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Mark Carney speaks during The Museum of American Finance Gala at the Ziegfeld Ballroom in New York on March 7.Jeenah Moon/Reuters

The federal government did not put an adequate focus on fostering economic growth in its recent budget, according to former Bank of Canada governor Mark Carney, who is often touted as a potential future Liberal leader.

The minority Liberals are trailing the Conservatives by double digits in public-opinion polls, and in a speech delivered this week, Mr. Carney carved out some daylight between him and Prime Minister Justin Trudeau with veiled criticisms of the budget.

Mr. Carney warned of the risks of “constant spending” and too much government subsidies, but he also congratulated the Liberals for their investments in housing and AI.

The Liberal Party member has not ruled out running for the top job if it becomes open. He saved his harshest critiques for Conservative Leader Pierre Poilievre. Mr. Carney described him as a “lifelong politician” whose beliefs on the role of government are “grounded in a basic misunderstanding of what drives economies.“

The former central banker for Canada and Britain has done nothing to temper speculation about his political ambitions and has recently taken part in a series of public events around the budget’s release that wade directly into the current political landscape.

On his party’s spending plan unveiled last week, Mr. Carney said: “It was a budget about fairness, as we know, and it wasn’t necessarily a budget about growth and resilience – and we need both.”

As an example of a different choice he would make, Mr. Carney said instead of subsidizing one more battery plant, he would have directed the federal purse to pay for a million-plus heat pumps for people who need them most.

“Some of these choices need to be more deliberately directed at people,” he said.

His speech was part of a Monday evening event in Toronto held by Canada2020, a progressive think tank with ties to the Liberal Party, and for which Mr. Carney is an advisory board chair.

In his speech, he said Canadians are living through a “hinge moment of history” that is being driven by financial, health and geopolitical crises, which he said are rewiring and reshaping the global economy. Those that succeed will be leaders in a net-zero economy and on the cutting edge of artificial intelligence, he argued.

“Governments that spend too much and invest too little will eventually pay a heavy price. The countries that nurture, welcome and celebrate risk-takers will thrive,” Mr. Carney told the Toronto crowd.

He described three possible government responses to the current moment. The first, he dubbed “spend, support and subsidize”; the second, he described as an approach to “demolish, destroy, deny”; and the third – which he championed – is what he described as seizing the moment as a “time to build.”

On the first, he said some governments are having an understandable response to the affordability pressures households are under and wanting to spend more and dole out subsidies. “The challenge is if you’re prioritizing the new, you can defund the old, like health care, and you can crowd out private initiative, and it can lead ultimately to an eventual and brutal reckoning.”

“This new era will demand fiscal discipline and a relentless focus on delivery, rather than reflex spending that only treats the symptom but doesn’t cure the disease,” Mr. Carney said.

The federal budget unveiled capital-gains tax changes that Mr. Trudeau has positioned as making the wealthiest Canadians pay more but have come under intense criticism. Many economists have said the tax increase will dampen investment and further hurt already weak productivity; the tax hikes have also been criticized by the innovation sector and medical associations.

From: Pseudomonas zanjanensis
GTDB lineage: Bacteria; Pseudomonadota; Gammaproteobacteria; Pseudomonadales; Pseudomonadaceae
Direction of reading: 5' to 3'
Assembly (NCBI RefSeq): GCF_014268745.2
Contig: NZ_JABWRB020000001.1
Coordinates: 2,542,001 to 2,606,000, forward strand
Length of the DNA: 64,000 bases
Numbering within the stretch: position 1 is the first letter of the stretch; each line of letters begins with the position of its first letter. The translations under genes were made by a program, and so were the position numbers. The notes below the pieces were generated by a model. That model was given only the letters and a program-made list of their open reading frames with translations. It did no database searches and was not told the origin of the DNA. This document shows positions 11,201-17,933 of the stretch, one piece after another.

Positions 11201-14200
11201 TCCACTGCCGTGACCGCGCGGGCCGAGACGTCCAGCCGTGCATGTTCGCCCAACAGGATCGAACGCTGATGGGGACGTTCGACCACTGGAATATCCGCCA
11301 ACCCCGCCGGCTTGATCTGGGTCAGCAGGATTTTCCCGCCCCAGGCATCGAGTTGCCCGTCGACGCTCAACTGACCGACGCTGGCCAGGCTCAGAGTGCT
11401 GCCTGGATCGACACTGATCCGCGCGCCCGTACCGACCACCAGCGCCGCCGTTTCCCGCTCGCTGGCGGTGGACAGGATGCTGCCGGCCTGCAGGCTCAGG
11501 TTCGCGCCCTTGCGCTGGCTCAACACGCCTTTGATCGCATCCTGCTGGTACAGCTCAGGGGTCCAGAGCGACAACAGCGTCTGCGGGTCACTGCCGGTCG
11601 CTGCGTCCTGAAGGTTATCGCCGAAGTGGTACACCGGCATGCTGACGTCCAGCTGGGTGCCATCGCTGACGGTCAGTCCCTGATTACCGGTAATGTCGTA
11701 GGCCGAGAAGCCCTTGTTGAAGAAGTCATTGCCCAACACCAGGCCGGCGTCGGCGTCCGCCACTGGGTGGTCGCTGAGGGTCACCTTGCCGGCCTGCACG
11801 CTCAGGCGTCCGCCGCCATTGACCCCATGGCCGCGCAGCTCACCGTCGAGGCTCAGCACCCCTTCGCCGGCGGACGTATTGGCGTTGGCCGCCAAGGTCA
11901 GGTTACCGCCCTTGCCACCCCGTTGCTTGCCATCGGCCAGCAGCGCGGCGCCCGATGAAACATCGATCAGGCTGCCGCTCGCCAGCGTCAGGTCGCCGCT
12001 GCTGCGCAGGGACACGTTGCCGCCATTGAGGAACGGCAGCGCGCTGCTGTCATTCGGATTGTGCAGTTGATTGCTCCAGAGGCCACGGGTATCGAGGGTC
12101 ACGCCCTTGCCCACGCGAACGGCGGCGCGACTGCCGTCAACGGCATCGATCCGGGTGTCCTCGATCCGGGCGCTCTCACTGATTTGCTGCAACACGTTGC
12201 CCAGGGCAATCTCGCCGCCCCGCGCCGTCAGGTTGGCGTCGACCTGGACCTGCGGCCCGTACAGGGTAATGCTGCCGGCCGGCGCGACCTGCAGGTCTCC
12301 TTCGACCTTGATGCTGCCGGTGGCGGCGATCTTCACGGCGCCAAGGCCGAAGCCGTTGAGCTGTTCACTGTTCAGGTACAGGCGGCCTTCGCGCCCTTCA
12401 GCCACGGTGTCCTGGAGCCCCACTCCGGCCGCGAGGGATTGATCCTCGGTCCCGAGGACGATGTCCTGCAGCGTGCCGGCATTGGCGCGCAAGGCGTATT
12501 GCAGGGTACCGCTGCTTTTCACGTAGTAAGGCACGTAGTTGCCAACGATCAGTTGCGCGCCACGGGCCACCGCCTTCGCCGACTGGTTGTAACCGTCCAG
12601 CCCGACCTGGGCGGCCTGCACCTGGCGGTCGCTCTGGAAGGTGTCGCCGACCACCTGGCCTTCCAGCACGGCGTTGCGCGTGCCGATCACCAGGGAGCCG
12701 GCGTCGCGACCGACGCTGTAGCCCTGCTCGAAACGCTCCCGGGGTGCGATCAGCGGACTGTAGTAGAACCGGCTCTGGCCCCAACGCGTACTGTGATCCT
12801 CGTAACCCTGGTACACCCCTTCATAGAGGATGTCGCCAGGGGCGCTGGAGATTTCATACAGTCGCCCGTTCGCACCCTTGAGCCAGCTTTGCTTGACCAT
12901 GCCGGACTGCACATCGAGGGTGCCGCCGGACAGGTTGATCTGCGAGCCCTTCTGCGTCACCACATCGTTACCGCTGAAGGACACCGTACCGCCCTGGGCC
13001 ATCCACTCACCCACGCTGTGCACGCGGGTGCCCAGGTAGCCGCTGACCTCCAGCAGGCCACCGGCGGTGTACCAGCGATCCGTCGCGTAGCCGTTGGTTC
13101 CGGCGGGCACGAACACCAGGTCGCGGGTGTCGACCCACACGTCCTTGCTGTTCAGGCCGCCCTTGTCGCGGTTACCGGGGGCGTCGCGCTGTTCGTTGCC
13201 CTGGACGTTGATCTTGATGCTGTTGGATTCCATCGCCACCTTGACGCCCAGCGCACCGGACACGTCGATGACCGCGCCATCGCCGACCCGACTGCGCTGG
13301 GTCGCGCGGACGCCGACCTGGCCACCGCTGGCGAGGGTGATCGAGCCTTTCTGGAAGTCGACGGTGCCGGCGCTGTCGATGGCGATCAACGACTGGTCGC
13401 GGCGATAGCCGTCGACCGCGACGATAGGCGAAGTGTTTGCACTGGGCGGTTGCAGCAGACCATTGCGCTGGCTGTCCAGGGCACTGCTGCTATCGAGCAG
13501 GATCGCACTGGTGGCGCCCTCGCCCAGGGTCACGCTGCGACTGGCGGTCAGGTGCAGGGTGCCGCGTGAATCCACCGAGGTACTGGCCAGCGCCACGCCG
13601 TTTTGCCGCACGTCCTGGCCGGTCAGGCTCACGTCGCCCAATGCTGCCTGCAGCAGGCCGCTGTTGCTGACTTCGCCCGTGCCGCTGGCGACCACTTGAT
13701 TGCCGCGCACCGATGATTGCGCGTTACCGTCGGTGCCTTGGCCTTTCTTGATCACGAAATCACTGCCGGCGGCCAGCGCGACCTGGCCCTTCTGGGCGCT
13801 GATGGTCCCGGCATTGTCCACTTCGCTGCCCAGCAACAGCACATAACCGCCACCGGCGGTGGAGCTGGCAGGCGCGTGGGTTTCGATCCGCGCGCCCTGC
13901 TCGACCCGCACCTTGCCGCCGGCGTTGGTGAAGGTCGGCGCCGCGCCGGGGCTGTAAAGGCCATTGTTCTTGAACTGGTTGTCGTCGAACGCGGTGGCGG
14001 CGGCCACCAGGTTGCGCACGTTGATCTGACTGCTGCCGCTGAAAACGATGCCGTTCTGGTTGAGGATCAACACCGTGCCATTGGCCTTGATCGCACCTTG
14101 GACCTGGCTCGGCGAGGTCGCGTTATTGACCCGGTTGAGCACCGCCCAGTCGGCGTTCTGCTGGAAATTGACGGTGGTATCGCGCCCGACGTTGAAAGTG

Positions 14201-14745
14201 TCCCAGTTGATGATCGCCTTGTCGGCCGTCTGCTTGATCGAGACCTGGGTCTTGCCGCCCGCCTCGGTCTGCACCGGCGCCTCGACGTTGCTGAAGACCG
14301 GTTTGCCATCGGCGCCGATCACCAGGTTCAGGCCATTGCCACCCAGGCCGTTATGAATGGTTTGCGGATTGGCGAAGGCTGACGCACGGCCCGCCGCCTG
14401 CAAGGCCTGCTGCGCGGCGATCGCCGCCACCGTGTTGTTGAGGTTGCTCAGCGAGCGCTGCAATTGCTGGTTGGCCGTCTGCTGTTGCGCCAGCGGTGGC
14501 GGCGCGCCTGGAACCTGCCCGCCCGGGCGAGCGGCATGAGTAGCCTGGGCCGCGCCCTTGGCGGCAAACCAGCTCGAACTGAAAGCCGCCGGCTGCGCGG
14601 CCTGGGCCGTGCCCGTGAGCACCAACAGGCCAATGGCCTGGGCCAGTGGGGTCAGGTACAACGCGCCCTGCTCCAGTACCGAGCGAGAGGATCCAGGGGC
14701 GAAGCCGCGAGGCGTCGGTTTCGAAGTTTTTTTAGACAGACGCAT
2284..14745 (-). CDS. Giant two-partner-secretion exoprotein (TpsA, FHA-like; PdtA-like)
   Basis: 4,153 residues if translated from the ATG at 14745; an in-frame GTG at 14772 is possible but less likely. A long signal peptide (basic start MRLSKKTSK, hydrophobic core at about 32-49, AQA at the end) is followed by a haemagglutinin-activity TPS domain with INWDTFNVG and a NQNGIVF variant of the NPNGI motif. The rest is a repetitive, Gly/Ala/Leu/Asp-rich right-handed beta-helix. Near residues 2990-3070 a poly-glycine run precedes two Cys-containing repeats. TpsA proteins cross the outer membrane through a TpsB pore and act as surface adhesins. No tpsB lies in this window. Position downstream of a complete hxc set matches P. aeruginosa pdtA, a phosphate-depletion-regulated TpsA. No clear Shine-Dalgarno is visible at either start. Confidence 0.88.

The former central banker did not respond to a request from The Globe and Mail to expand on his comments.

On the flip side, Mr. Carney said a second and opposite response would be to “shrink the state in favour of unbridled capitalism. What could be termed demolish, destroy, deny.”

He noted that during the Brexit movement, supporters used to call Britain broken. “Does that sound familiar,” Mr. Carney asked the audience, in apparent reference to Mr. Poilievre’s position that “everything feels broken.”

“When politicians claim our great democracies are broken, it’s not because they want to fix them, it’s because they want a licence to demolish,” he said.

Mr. Carney was particularly critical of Mr. Poilievre’s campaign to axe the carbon price, noting that businesses need certainty. He said if the carbon price is cancelled, it needs to be replaced with an equally effective policy.

“When he shouts ‘axe the tax,’ he’s really whispering ‘can the plan’ and leaving us with nothing,” Mr. Carney said about the Conservative Leader.

He said his preferred government response to build includes what he called “mission-oriented capitalism, grounded in values, combining resilience, purpose and dynamism.

“Dynamism of the private sector so that Canada can seize the advantages in this hinge moment,” he said.

“You’ve probably gathered from my remarks I think we should be spending more time on that dynamism.”

Mr. Trudeau, as part of his postbudget tour, has done some interviews with U.S.-based podcasts. In one done with VOX, Mr. Trudeau defended his government’s new spending and its decision to raise taxes through capital-gains changes.

“Because when our economy is growing well and everyone is doing well, well, the wealthy will find lots of ways to make money off of a prosperous and successful middle class,” Mr. Trudeau said.

“I’m not worried about innovation and creativity, I’m worried about people being able to pay their rent and eventually buy a home.”

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